ranging from people who had their usernames forged and never intended
to vote, to people who had submitted their real name corrections and
not had them processed.

I did not consider that an acceptable outcome; it would cast
doubt upon the outcome and validity of the vote, and it would have
reflected negatively upon me, my reputation as a votetaker, and on the
UVV in general. I would much rather take slings and arrows for
delivering the results late and accurate rather than hurried and


By and large, this vote was one of the most actively campaigned in
USENET history, both for and against.

There were several discrete and unrelated recurring email spammers, who
mailed unsolicited exhortations to vote on the group, both for and
against. There were many many incomplete copies of the CFV crossposted
to the length and breadth of USENET.

And, there were two apparent firsts:

* Incomplete voting information was printed in several paper
  publications. I recieved several messages mentioning how they read
  about this vote in such-and-such's zine or newsletter.

* Someone set up an IRC robot that roved up and down the channels in
  EFnet in alphabetical order, spamming each channel with a multiline
  exhortation to vote against the proposal. This was actively going on
  up until the last minute. Many IRC operators attempted to kill or
  ban the robot, but it kept on coming back through different accounts
  and servers. To my knowledge, this is the first time that IRC has
  been used to campaign for a USENET group in such a fashion. (I was
  mailbombed repeatedly by someone who was annoyed at the bot and
  thought that I was behind it.)

The results of these massive amounts of campaigning really drove home
to me why campaigning for or against a USENET vote is such a bad idea.

The CFV, or incomplete voting instructions were forwarded to many
organized mailing lists and groups of friends, a la other chain
letters. As a result, many people who had never heard about USENET or
the UVV or the CFV process or anything got these instructions, and
attempted to vote. Many of them had *no idea* what they were voting
for or against.

I got many messages asking what this vote was about, or how I had the
authority to bring such a vote, or if this vote meant anything, or if
this was a joke. I got many votes that said something to the effect of
"I vote against the Neo-Nazi web site," or "I vote against allowing
Neo-Nazis on the Internet," or "I vote no on the Nazis!" All of those
examples say clearly to me that those people had *absolutely no idea*
what they were voting on, and should not have voted at all.

This is the consequence of massive vote campaigning. When massive
campaigning takes place, the CFV reaches many people it normally would
not, and the outcome of the vote is skewed abnormally. It's clear (to
me, at least) that this happened with the
proposal as well.

I will also note that I am *still* getting over 100+ messages a day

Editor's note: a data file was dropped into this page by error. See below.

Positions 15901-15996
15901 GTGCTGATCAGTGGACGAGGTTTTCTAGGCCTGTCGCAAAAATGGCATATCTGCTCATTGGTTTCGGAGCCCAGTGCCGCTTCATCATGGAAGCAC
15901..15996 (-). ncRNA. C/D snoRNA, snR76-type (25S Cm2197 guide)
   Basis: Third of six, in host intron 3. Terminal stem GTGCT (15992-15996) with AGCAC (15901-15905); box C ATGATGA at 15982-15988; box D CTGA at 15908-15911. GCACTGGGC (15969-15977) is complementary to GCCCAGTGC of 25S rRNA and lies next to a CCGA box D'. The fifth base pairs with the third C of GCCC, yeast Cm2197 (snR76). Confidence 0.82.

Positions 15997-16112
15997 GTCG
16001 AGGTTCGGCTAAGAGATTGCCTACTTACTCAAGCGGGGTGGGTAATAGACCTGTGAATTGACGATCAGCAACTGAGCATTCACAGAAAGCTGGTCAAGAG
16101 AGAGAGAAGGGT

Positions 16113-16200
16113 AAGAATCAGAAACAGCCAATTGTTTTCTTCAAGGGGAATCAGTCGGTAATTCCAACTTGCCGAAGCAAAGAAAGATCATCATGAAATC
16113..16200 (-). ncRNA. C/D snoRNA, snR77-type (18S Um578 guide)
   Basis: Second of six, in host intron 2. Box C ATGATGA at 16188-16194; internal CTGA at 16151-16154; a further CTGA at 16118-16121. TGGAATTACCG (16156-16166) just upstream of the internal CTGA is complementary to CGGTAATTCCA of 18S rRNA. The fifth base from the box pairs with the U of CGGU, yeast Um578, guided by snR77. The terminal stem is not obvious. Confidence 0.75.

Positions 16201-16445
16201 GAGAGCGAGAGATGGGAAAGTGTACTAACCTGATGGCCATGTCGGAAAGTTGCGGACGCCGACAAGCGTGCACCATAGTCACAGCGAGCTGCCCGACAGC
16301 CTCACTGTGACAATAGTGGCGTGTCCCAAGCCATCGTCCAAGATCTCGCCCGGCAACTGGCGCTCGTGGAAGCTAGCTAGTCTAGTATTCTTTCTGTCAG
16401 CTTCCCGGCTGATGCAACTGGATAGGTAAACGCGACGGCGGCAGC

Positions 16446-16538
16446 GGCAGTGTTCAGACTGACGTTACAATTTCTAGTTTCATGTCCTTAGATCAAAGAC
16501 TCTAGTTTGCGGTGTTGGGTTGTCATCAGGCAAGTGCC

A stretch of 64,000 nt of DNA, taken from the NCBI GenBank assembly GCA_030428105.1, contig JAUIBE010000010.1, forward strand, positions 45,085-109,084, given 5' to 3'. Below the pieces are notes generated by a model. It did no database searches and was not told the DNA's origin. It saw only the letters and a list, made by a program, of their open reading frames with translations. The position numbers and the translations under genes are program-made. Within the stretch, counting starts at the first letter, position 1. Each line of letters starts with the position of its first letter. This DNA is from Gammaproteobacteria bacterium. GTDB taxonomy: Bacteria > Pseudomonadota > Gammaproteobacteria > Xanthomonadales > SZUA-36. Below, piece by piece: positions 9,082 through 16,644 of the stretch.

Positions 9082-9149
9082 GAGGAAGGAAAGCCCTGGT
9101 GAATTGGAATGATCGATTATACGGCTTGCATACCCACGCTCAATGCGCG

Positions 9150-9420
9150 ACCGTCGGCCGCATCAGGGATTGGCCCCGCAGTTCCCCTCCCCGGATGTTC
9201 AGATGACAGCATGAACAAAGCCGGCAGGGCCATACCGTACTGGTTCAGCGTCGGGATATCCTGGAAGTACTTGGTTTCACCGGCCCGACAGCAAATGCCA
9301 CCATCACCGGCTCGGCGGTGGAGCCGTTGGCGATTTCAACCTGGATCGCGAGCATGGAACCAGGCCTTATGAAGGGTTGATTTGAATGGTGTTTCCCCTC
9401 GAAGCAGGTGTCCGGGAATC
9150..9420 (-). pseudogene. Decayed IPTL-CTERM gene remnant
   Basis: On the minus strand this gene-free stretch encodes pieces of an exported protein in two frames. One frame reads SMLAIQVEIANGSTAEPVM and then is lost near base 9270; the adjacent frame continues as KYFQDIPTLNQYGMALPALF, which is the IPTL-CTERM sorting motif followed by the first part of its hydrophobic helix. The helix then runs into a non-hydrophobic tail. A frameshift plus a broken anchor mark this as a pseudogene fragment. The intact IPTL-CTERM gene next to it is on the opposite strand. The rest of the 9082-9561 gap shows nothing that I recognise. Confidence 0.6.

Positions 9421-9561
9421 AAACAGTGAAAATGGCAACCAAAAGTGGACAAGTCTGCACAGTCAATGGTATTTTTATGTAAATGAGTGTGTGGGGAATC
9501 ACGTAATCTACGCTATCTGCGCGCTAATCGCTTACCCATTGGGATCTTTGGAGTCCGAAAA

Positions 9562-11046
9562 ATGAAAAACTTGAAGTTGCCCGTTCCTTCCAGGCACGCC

regarding this vote, and those are just the misaddressed messages.
( pipes directly to /dev/null.) I expect to be
getting votes for this proposal for the next several years, no matter
what. (This is the curse of Altavista and Dejanews.)

As a curious footnote, it appears that the
proposal has assumed meme / urban legend status. As far as I can tell,
it is still circulating throughout several mailing lists, as it is
"discovered" in archives somewhere by someone who does not realize
that the vote has ended, and it gets forwarded to all their favorite
mailing lists and friends, with an exhortation to "Vote to stop the
Nazis!" It appears to be rapidly approaching Craig Shergold / FCC
Modem tax chain letter status.

(As the vote was nearing completion, out of the the blue I got a
message from someone, attempting to vote on a*
reorganization that I ran nearly a year ago. If something like that can
survive a year, something as controversial as
will live on for a long time. As I said, I expect to be getting
messages about this for several years.)


Finally, here is the original proposal that was being voted on.


There is no appropriate newsgroup for discussion of White Power music, a
phenomenon which is international in scope.  Persons who have an interest
in this genre of music have no appropriate venue on USENET in which to
discuss this controversial topic.  Other groups' topics are too
dissimilar, and many of their participants are in no way receptive of
posts about this heated topic.  Some discussion of White Power music
occurs on alt.skinheads and alt.politics.white-power, but is inappropriate
there due to the former's mostly lifestyle-oriented matters, and the
latter's largely political nature. will prevent the
"intrusion" of fans into other, more vaguely-defined, newsgroups, where
they will not be welcomed.  Discussions would necessarily be free and
open, due to the topic's controversial nature.  This group should be
unmoderated because a moderator could exercise undue control over one
viewpoint's postings.


All issues relating to the genre known as White Power music, since it's
inception until the present, covering all languages and nationalities of
performers, and all themes of pieces. is an unmoderated newsgroup for the entertaining
and enlightening discussion of revolutionary new forms of rock, country,
and other sub-genres having racist/nationalist themes.  Both supporters
and opponents will find the group educational and intriguing.

Potential topics will relate to the origin, development, and
dissemination of White Power music; to the artistic composition and
performance of the music; and to the personal opinions and perceptions of
those who enjoy particular bands and performers, and pieces.

Michael Handler 
Usenet Volunteer Votetakers (UVV)